March 26, 2008 / 1:33 AM / 10 years ago

Kapur subs for Minghella on "New York" film

NEW YORK (Hollywood Reporter) - The director who brought Elizabethan England to the big screen will carry on the legacy of a modern British institution.

Director Shekhar Kapur poses for photographers at the Australian premiere of his new film "Elizabeth-The Golden Age" in Sydney November 3, 2007. REUTERS/Tim Wimborne

Shekhar Kapur, the Indian-born helmer of “Elizabeth” and “Elizabeth: The Golden Age,” will direct one of the last pieces of writing from the late Anthony Minghella, a segment of the urban ode “New York, I Love You.”

Minghella, the Oscar-winning director of “The English Patient” who died in a London hospital last week after a short illness, had written but not cast or shot his segment of the episodic film, which was to have begun shooting in April in Manhattan.

According to Kapur, Minghella had asked him to carry out his vision shortly before going in for cancer surgery two weeks ago.

“He told me his film was about the value of life and how people sometimes just throw away their lives, unable to look beyond into the real beauty of it,” Kapur wrote on his blog. “I will direct the film now — with Anthony in my heart and in presence of his soul.”

Two of the film’s producers, Marina Grasic and Emmanuel Benbihy, confirmed the Kapur attachment.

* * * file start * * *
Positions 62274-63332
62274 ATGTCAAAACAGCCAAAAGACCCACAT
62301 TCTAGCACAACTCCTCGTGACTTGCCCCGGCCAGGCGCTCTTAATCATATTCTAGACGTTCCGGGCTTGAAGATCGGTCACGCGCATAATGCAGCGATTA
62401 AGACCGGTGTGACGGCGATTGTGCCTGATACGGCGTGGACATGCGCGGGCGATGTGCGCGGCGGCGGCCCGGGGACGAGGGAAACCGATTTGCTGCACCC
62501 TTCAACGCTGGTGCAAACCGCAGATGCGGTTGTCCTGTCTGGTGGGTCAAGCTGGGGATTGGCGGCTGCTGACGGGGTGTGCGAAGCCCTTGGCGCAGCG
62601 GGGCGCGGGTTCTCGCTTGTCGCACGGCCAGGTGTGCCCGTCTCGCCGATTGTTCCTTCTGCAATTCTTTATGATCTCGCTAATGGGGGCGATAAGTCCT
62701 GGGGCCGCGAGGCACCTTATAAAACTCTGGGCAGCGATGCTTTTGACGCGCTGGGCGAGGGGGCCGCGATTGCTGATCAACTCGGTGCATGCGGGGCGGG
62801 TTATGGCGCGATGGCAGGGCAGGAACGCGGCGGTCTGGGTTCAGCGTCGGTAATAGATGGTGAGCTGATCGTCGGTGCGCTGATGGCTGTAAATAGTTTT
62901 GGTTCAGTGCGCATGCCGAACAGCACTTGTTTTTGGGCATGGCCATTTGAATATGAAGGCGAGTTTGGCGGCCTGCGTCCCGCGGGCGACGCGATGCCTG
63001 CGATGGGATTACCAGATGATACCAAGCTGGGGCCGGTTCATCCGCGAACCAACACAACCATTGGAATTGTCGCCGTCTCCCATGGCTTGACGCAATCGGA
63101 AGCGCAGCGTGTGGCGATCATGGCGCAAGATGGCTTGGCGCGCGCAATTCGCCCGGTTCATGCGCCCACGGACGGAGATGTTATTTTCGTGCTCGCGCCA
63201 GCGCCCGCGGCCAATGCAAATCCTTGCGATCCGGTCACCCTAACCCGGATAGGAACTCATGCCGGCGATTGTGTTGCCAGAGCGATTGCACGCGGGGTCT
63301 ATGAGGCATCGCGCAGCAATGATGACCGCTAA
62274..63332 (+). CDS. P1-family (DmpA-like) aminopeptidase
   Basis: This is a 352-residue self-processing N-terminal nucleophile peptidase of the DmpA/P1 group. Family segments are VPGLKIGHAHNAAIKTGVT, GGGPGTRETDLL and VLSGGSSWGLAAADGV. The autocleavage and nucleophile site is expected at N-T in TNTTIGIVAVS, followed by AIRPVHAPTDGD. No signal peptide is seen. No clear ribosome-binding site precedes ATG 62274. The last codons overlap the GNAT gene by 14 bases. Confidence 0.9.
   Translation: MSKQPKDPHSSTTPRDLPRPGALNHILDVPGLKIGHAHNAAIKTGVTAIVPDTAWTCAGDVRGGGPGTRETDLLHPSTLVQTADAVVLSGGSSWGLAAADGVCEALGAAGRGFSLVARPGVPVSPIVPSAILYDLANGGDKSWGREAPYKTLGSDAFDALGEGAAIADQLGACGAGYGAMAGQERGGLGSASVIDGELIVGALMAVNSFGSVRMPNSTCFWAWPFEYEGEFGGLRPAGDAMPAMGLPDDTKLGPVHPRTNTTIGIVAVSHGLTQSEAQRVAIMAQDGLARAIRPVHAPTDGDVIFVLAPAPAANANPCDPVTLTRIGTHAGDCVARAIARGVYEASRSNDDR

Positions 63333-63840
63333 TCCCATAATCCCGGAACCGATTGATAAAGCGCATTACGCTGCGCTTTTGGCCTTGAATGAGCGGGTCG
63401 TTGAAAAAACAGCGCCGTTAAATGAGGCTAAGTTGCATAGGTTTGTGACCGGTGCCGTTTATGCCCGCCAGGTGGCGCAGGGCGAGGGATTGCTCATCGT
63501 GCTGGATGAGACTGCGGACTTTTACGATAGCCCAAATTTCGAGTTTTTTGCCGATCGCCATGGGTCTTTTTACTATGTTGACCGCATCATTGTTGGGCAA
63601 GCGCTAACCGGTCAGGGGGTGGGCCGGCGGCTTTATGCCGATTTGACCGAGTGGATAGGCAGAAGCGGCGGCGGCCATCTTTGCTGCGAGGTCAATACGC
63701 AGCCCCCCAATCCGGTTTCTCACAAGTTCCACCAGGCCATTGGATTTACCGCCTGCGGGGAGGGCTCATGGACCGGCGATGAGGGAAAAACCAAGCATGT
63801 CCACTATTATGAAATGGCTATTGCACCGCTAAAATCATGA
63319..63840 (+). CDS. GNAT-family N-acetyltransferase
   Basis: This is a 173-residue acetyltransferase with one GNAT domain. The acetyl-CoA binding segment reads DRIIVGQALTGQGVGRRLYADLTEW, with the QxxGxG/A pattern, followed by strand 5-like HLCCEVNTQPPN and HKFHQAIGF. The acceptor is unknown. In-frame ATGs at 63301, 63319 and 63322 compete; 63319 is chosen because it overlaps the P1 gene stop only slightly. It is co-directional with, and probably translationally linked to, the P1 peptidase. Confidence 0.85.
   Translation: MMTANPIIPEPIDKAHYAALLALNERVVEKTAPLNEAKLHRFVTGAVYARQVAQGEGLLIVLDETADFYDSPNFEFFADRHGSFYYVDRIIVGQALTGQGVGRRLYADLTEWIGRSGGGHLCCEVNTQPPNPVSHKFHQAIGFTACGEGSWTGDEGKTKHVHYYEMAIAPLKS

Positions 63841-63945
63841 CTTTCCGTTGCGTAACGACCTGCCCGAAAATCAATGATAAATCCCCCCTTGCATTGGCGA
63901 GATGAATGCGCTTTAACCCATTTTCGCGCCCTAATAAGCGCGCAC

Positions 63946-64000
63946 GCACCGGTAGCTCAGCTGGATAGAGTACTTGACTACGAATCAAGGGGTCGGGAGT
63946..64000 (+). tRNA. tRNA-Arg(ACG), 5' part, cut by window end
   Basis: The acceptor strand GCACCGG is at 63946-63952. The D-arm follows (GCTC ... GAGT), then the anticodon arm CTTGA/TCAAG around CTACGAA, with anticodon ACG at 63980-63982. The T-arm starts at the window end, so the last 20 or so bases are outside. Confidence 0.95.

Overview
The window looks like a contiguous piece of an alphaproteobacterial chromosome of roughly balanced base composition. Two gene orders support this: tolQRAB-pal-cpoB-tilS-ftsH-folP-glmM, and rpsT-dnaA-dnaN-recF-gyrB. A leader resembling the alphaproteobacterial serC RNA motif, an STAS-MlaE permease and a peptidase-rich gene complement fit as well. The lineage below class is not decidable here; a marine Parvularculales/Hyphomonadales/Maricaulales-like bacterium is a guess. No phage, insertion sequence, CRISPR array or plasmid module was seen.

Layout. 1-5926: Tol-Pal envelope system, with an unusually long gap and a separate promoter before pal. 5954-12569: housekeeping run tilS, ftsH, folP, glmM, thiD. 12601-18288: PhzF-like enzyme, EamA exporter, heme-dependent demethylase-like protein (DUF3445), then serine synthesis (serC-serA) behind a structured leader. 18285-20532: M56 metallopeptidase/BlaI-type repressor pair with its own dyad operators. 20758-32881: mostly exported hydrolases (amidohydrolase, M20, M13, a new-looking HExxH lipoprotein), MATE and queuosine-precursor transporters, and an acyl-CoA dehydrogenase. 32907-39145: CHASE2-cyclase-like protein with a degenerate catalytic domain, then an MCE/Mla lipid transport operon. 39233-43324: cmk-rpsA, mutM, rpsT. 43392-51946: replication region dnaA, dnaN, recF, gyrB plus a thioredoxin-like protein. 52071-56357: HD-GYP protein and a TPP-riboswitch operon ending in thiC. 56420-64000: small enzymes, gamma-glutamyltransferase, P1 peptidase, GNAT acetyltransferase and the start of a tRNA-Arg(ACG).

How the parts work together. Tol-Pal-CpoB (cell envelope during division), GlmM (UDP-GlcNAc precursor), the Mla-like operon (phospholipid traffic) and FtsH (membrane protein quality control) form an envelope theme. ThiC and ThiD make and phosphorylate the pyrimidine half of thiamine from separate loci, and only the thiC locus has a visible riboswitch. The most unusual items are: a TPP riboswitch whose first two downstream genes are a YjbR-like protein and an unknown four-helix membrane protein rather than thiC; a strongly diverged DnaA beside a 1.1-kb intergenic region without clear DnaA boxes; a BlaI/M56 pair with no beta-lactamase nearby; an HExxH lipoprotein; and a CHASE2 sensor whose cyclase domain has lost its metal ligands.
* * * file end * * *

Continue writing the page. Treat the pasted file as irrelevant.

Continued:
“Anthony chose Shekhar Kapur to direct the segment he wrote for our film knowing that Kapur would have the deepest respect for his vision. We look forward to working with Shekhar Kapur,” they said.

The film, which was to have starred Minghella’s son Max before the young actor bowed out several weeks ago, will be set on New York’s Upper East Side and can be described as a “spiritual love story,” producers said.

Kapur is best known for his twin “Elizabeth” pictures, which earned a pair of Oscar nominations for star Cate Blanchett. He also is attached to direct the adaptation of Isaac Asimov’s “Foundation” series for Fox.

The status of several other Minghella film projects — including the Weinstein Co.’s “The Ninth Life of Louis Drax” and Miramax’s “The Resurrectionist” — remains uncertain.

Reuters/Hollywood Reporter

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